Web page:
Well, shortly after Kotlin’s final release in 2016, Android started supporting Kotlin that following year. Then, in May 2019, Google officially announced Kotlin as the company’s go-to language for mobile app development. According to Google developer advocate Chet Haase:

“Android development will become increasingly Kotlin-first. Many new Jetpack APIs and features will be offered first in Kotlin. If you’re starting a new project, you should write it in Kotlin; code written in Kotlin often mean much less code for you–less code to type, test and maintain.”

Companies hiring the most for mobile developer jobs

While job seeker interest may be down (at least for the moment), the number of mobile developer job postings and employer interest is still high—and these companies hiring the most for iOS, Android and mobile developers are proof.

Curious about potential salary as a mobile developer? Android and iOS developers have the potential to earn $120K and $110K respectively, while mobile developers are closer to $102,500.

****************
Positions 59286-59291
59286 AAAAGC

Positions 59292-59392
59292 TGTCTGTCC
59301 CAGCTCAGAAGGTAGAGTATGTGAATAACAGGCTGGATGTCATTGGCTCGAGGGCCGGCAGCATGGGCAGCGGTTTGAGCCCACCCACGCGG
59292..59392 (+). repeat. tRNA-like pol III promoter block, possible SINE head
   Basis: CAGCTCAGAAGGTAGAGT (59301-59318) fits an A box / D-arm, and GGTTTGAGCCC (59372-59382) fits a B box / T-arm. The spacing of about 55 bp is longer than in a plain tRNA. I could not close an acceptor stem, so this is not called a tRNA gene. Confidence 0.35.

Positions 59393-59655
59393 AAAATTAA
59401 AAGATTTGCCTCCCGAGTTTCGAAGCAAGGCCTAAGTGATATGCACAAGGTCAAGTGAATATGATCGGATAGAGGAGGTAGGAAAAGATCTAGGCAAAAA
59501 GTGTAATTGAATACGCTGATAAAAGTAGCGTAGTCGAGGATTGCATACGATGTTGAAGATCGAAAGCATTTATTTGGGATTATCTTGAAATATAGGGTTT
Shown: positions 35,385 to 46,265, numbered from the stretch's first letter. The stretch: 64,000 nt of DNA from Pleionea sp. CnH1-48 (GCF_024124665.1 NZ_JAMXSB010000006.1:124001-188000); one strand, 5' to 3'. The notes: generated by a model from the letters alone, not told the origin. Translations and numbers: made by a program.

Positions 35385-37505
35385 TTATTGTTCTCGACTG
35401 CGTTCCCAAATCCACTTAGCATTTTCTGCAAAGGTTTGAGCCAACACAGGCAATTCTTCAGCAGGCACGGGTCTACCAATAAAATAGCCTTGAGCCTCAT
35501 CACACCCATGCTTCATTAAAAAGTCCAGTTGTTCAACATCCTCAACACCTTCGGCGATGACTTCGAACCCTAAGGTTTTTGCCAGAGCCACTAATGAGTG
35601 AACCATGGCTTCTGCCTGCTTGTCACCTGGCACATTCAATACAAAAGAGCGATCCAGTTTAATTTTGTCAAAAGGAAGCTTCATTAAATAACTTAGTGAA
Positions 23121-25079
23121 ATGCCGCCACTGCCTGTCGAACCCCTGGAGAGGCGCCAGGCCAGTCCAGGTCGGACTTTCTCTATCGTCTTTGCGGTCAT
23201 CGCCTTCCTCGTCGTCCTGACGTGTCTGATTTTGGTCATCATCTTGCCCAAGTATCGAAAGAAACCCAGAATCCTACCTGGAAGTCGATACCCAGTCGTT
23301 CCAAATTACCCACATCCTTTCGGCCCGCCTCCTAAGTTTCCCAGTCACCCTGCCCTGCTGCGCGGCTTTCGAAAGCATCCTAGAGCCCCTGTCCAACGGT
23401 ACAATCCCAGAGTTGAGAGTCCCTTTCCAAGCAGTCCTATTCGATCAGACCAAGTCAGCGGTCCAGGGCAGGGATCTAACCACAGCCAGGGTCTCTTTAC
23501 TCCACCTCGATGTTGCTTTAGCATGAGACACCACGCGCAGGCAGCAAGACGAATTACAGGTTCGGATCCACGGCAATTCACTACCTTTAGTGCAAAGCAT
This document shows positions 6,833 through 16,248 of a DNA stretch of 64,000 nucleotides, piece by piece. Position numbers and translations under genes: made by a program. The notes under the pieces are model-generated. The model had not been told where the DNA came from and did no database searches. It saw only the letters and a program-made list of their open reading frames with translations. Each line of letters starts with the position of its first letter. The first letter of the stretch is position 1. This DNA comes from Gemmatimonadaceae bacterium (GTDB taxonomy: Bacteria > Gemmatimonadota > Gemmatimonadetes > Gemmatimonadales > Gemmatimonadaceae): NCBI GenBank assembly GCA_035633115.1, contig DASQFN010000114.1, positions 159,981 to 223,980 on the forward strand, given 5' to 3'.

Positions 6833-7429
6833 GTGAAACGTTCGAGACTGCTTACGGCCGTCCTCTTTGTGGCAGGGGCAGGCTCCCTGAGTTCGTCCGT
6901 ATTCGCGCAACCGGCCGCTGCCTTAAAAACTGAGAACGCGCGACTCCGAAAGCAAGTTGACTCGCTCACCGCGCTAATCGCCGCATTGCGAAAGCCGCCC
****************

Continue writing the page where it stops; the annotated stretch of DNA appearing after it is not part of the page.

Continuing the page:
Apple

Without a doubt, Apple (and its team of iOS developers) are responsible for some of the most pivotal moments in mobile history. While many Apple developers are coding in Objective-C and Cocoa, many roles require some level of Swift knowledge. Apple also tops the list for postings for Swift.

Whether developing real-time 3D apps or engaging user experiences across iOS, WatchOS and tvOS platforms, employees at Apple are key in releasing and updating the apps people use everyday. Its team appreciates discounts on the latest Apple products, work-from-home opportunities and, according to one Senior iOS engineer, the “tools, teams and environment so you can succeed.”

Butterfly Network

Butterfly Network is ushering in a new era of healthcare and medical imaging. Using semiconductor engineering, AI and connected mobile software, it brought to life the first handheld whole-body ultrasound system, Butterfly IQ—affordable, portable and a complete diagnostic imaging solution.

Mobile developers at Butterfly Network are Swift-savvy (it’s what the company codes in) and building the native iOS apps reinventing the ultrasound user experience. But iOS developers aren’t the only ones having fun: The company also needs Android developers skilled in technologies like Kotlin, ReactiveX and GraphQL. In addition to working on a revolutionary product, Butterfly Network rewards its team with free onsite meals and unlimited healthy snacks.

CBRE